As with the dimensions of the Machine, the parties dispute the material from which the tarp was constructed and hence its weight, with Smith saying that it was made of canvas and weighed between 200 and 250 pounds (S. St. ¶ 26), his employer responding in an interrogatory that it was of vinyl and weighed about 100 pounds (M. St. Ex. 8 ¶ 13) and Casini proffering evidence that one of the models of vinyl tarp mentioned by Smith's employer weighs just 80 pounds (C. St. ¶ 25). Smith further contends that MHI or Mitsubishi required that the Machine be tarped (S. St. ¶¶ 20, 25), which they in turn deny (M. R. S. St. ¶¶ 20, 25). In support of his contention Smith points to bills of lading issued by MHI in other instances saying that cargo must be tarped (S. St. ¶ 25), while MHI and Mitsubishi counter that MHI did not issue the bill of lading for this particular load and required that cargo be tarped only when it (rather than the buyer, as was the case here) hired the carrier (M. Mem. 11-12; M. R. S. St. ¶ 25).

There is also disagreement over whether warehouse employees customarily aid drivers in tarping loads and whether in particular Casini had used its crane to help two other drivers do so earlier in the day (S. St. ¶¶ 28-29, 35-38; M. St. ¶ 5; M. R. S. St. ¶ 37-38). Smith suggests that Casini was the shipper because it placed the load on the truck (S. St. ¶ 33), while MHI and Mitsubishi respond that the buyer was the shipper, for it arranged and was responsible for transportation (M. St. ¶ 5). Conflict abounds regarding the meaning of the term "loading, " with Smith arguing that it includes applying the protective tarp (S. Mem. 1, 8, 10) - an argument that MHI, Mitsubishi and Casini counter with opinion testimony that the loading process ends at the moment that the cargo is detached from the overhead crane (M. St. ¶ 23; C. St. ¶¶ 15-20).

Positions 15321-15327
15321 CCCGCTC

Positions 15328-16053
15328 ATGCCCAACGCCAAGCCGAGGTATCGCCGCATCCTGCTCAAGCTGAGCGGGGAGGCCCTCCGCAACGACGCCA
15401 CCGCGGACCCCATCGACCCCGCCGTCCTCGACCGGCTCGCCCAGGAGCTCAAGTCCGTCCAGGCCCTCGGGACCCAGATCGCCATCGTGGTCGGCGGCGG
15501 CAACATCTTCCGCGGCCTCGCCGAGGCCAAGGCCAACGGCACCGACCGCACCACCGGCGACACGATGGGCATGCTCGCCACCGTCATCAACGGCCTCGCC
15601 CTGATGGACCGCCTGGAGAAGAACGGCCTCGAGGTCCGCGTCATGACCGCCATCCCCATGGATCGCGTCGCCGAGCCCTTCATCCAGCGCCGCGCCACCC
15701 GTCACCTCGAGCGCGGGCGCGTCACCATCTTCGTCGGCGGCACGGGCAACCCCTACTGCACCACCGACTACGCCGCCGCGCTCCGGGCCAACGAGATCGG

Smith claims that he asked the crane operator to aid him in draping the tarp over the Machine (S. St. ¶ 27). Unsurprisingly, Casini denies that any such request was made (C. R. S. St. ¶ 27). Rather than calling his employer for assistance (as the employer required its drivers to do if tarping a load would be dangerous) (M. St. ¶ 33; M. R. S. St. ¶ 44), Smith, aided by another driver who happened to be at the warehouse picking up a different load, then climbed atop the Machine to unroll the tarp that Smith had brought with him (S. St. ¶¶ 42-43).

Again the parties offer conflicting evidence as to whether that was the safest way to apply the tarp without assistance from the crane operator: Smith contends there was no safer method and cites the testimony of a coworker that a ladder would not have been helpful (S. St. ¶ 44-45). Casini suggests that Smith could have stood on the trailer rather than on the Machine itself, or used a rope or a ladder (C. R. S. St. ¶ 45; C. St. ¶¶ 22-23; see also M. R. S. St. ¶ 44). MHI and Mitsubishi offer evidence that their employees had never seen a driver stand on his or her load to tarp it (M. St. ¶ 37). In the course of unrolling the tarp while atop the Machine, Smith slipped on the plastic sheet and was injured from a fall to the concrete floor below (S. St. ¶ 47).

Smith's Contentions and Defendants' Responses

Smith's memorandum is unhelpful in disclosing the ground upon which his motion should be granted. One deficiency is its failure to differentiate between MHI and Mitsubishi on one hand and Casini on the other. It should be obvious, however, that any argument suggesting that Casini had ...